Skills for Smart Specialisation in Värmland Region – executive summary
Region Värmland is drawing up new strategies for regional development, skills and smart specialisation. In 2020, it commissioned Nordregio to review the skills supply and needs in the areas covered by its research and innovation strategy for smart specialisation 2015–2020. The aim of the review was to provide knowledge about the skills supply in the five areas designated in the strategy: Forest-based bioeconomy; Digitalisation of welfare services; Advanced manufacturing and complex systems; Nature, culture and place-based digitalised experiences; and Systems solutions with photovoltaics. It also covers the horizontal specialisation value-creating services, as well as a process model for gender integration. This Executive summary is based on the Nordregio Working Paper 2020:5 “Kompetensförsörjningsbehov inom områdena för Värmlands forsknings- och innovationsstrategi för smartspecialisering”
Polar Peoples in the Future: Projections of the Arctic Populations
Projections of the future size, composition and distribution of the populations of the Arctic states and regions are useful for policymakers for planning purposes. This paper presents and analyses the most recent population projections undertaken for the Arctic states and regions. Global population growth is projected to continue rising, from the current total of 7.4 billion to 10 billion in 2055. The population of the Arctic, as defined here, is predicted to change little, with a projected population increase of just 1%. However, there will be considerable variation in growth rates among the Arctic regions. Among the Arctic regions of Alaska, Yukon, Nunavut, Iceland, Troms, Khanty-Mansiy okrug and Chukotka, substantial population increases are projected, amounting to more than 10% over the projection period specified for each. Nordland, Finnmark, Pohjoil-Pohjanmaa (North Ostrobothnia) and Nenets autonomous okrug are projected to experience a more modest rate of growth of between 5% and 10%. The population of the Northwest Territories, Greenland, the Faroe Islands, Västerbotten, Norrbotten, Lappi, Yamal-Nenets okrug, Yakutia and Kamchatka oblast are projected to remain roughly the same, neither growing nor declining by more than 5%. Kainuu in Finland, Karelia, Komi, Arkhangel’sk, Murmansk, and Magadan in Russia are projected to undergo reductions in population of more than 5% each. Common trends identified for nearly all Arctic regions in the future are aging populations, more balanced gender ratios between men and women, increased concentrations of population within larger urban settlements, and the depopulation of smaller settlements. Research for this article is part of a project entitled Polar Peoples: Past, Present, and Future. This is supported by a grant from the U. S. National Science Foundation, Arctic Social Sciences Program (award number PLR-1418272). I would like to thank Olivia Napper, graduate student in the Department of Geography at George Washington University, for creating the…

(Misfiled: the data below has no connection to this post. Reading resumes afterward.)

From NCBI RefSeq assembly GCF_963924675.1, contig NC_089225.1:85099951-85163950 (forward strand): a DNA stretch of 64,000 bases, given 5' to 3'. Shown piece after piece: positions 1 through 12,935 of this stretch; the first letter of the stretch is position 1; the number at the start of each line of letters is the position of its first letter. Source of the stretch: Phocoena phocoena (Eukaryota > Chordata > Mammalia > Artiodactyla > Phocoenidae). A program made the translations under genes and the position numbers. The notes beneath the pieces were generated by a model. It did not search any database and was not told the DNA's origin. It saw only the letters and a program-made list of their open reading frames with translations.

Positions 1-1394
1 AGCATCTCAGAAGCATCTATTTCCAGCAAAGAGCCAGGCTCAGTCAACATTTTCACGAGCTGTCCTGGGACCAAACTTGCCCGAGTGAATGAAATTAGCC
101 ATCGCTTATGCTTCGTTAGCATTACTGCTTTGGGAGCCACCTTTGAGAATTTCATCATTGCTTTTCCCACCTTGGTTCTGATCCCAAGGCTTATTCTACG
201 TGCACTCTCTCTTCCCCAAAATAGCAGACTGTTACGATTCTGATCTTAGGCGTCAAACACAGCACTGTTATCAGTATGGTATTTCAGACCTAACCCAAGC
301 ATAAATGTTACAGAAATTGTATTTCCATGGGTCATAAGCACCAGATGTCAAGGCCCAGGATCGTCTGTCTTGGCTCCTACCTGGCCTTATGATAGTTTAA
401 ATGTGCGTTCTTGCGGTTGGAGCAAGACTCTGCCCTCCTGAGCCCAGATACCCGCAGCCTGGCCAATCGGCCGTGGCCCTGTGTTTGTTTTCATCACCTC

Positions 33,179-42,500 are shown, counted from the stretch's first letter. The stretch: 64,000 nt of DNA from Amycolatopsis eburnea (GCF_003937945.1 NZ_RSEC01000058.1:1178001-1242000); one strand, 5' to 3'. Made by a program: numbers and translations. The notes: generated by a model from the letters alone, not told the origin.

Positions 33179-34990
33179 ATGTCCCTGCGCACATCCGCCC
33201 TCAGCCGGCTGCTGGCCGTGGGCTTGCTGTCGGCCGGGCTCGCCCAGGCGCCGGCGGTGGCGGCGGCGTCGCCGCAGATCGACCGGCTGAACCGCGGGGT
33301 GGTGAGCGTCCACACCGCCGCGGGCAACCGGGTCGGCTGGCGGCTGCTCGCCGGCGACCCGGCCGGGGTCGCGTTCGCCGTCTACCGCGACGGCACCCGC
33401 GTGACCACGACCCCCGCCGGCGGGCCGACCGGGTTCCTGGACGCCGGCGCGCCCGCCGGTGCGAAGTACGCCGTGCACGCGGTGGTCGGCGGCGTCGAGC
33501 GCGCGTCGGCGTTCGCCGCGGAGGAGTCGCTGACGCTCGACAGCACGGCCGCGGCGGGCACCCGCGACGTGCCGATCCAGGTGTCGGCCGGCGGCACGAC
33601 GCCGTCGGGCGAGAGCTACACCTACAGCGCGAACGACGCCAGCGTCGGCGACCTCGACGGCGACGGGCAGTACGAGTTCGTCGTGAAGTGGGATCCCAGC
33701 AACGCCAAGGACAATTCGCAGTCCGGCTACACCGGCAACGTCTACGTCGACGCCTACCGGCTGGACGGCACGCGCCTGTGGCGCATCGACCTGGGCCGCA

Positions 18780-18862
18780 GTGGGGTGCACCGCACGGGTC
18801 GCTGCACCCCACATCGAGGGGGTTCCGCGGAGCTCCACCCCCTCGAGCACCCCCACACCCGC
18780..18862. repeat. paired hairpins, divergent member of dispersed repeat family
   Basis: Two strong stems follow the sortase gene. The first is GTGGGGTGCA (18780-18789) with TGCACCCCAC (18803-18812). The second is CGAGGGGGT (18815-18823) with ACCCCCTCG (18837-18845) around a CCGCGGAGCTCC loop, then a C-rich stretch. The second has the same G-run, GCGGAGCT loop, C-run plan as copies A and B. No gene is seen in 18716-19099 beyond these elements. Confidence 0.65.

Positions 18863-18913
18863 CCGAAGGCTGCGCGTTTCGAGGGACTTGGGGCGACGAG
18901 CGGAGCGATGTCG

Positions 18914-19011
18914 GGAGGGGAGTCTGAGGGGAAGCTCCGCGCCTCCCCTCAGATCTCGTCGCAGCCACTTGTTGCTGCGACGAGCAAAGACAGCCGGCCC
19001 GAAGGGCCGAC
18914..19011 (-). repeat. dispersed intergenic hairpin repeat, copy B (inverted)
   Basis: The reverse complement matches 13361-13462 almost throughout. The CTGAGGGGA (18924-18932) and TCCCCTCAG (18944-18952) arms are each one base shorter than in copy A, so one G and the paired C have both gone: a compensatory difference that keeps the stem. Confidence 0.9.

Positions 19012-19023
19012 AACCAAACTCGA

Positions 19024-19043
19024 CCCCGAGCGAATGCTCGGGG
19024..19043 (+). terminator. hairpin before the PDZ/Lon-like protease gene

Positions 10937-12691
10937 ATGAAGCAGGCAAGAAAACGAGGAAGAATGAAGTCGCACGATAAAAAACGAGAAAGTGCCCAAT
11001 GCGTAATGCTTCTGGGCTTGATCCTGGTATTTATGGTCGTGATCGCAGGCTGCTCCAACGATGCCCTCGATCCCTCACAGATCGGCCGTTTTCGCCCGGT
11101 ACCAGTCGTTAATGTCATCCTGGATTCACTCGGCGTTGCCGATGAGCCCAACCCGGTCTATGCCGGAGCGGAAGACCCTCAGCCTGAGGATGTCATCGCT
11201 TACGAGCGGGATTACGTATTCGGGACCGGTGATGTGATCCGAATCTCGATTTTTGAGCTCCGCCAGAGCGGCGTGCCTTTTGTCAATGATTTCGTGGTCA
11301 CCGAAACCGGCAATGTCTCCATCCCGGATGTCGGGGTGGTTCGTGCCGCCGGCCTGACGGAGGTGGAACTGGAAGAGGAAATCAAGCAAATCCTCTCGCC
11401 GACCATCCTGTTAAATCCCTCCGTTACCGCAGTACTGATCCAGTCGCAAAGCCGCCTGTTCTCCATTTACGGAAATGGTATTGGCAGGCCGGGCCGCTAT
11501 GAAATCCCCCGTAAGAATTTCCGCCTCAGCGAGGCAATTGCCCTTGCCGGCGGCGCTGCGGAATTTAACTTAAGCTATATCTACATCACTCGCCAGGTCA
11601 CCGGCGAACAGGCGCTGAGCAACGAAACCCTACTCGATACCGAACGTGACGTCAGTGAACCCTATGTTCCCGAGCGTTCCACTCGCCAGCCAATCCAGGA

Agenda 2030 and SDGs at the local level – a brief start-up guide
The Nordic countries are often placed at the top of global rankings on sustainable development. Well-established democratic systems are in place to fight poverty, promote economic growth and ensure gender equality, as well as to protect the environment and peace and justice. Much of the success of the Nordic Region stems from the local system of governance, under which many decisions are taken in local democratic forums. In the Nordic countries, municipalities are the most local form of official public authority with elected politicians. In many ways, municipalities and regions support the wellbeing of our everyday lives in the Nordic Region. They provide public services such as infrastructure, waste treatment and social services. Therefore, local and regional authorities are critical to the overall successful implementation of the sustainability ambitions established at other government levels. A change towards sustainable development will not occur without the commitment of the local and regional governments. In October 2019, the Nordic Council of Ministers organised an event in Stockholm for Nordic municipalities and other local authorities to meet and exchange their experiences in working with Sustainable Development Goals (SDGs). This policy brief provides a synthesis of conclusions from the event, findings from a previous study on the topic and the authors’ experience within the sustainability field.
Bringing attention back to the city centre – six Nordic examples